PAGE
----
This morning I woke up to news I have been waiting to hear for more than 20 years. Researchers have finally developed a preventive vaccine against HIV that showed modest efficacy. For every 100 people that would have become infected if they had not received the vaccine, 32 infections were prevented. This level of efficacy (32%) is modest, and too low to proceed to license the vaccine. However, the results are significant. They will give a real boost to the field and provide a base on which they can improve.
While this is absolutely reason to celebrate a remarkable scientific achievement, we should note a couple of important things:
First, the vaccine was only studied with the type of HIV commonly found in Thailand. More research will have to be done to discover whether similar results can be shown in Africa and North and South American strains.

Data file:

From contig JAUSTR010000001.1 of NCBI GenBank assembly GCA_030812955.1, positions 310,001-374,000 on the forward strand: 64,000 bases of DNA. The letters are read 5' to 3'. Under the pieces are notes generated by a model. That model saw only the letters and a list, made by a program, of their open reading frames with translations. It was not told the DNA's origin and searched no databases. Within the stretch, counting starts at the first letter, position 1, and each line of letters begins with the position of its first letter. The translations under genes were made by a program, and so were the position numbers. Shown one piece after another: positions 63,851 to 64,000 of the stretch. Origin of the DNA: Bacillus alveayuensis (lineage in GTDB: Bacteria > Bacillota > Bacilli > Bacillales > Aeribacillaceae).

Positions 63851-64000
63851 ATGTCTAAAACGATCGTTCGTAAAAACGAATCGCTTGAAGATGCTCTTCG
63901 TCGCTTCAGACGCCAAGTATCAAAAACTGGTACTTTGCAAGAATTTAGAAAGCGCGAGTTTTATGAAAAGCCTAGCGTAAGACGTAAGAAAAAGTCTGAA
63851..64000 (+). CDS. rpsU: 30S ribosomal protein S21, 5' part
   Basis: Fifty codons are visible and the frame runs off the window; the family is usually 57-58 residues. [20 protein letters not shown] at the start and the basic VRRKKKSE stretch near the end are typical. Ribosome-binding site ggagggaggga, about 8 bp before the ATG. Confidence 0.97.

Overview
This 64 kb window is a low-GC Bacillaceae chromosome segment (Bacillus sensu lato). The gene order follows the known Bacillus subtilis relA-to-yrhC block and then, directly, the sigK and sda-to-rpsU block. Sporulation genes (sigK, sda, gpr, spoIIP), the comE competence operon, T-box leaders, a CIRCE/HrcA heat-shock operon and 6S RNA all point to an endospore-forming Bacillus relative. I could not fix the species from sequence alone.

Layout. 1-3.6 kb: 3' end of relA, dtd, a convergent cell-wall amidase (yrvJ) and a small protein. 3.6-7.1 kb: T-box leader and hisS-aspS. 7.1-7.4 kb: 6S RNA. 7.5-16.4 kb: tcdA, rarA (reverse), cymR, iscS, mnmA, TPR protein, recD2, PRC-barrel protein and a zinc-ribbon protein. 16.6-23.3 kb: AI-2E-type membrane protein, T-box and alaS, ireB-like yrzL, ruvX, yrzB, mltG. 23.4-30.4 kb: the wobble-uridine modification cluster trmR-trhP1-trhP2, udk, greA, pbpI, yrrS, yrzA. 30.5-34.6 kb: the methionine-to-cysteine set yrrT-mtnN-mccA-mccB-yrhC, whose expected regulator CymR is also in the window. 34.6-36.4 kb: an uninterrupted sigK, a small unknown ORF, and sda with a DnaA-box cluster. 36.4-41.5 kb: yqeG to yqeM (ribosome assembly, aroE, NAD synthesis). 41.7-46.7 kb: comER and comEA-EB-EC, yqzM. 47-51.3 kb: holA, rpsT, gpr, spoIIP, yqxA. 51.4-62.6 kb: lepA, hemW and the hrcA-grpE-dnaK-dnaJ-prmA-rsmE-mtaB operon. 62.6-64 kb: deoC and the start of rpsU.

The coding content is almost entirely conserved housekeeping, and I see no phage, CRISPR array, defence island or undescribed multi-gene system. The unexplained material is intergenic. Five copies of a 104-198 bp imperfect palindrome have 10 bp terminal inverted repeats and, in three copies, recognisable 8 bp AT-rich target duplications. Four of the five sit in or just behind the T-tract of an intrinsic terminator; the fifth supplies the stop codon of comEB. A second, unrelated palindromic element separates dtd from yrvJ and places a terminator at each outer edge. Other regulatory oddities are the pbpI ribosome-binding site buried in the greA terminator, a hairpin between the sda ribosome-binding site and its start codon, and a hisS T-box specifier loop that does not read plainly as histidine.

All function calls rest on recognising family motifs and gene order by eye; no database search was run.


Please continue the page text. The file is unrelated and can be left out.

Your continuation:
Second, researchers also wanted to discover if the vaccine had any effect on reducing the amount of virus in the blood of volunteers who seroconverted during the trial. Sadly, it did not have any therapeutic benefits.
Still, this is a clear victory that gives researchers, and all of us who care about ending AIDS, one thing that has been in short supply: hope that we will be the generation that ends AIDS through the discovery of a preventive vaccine.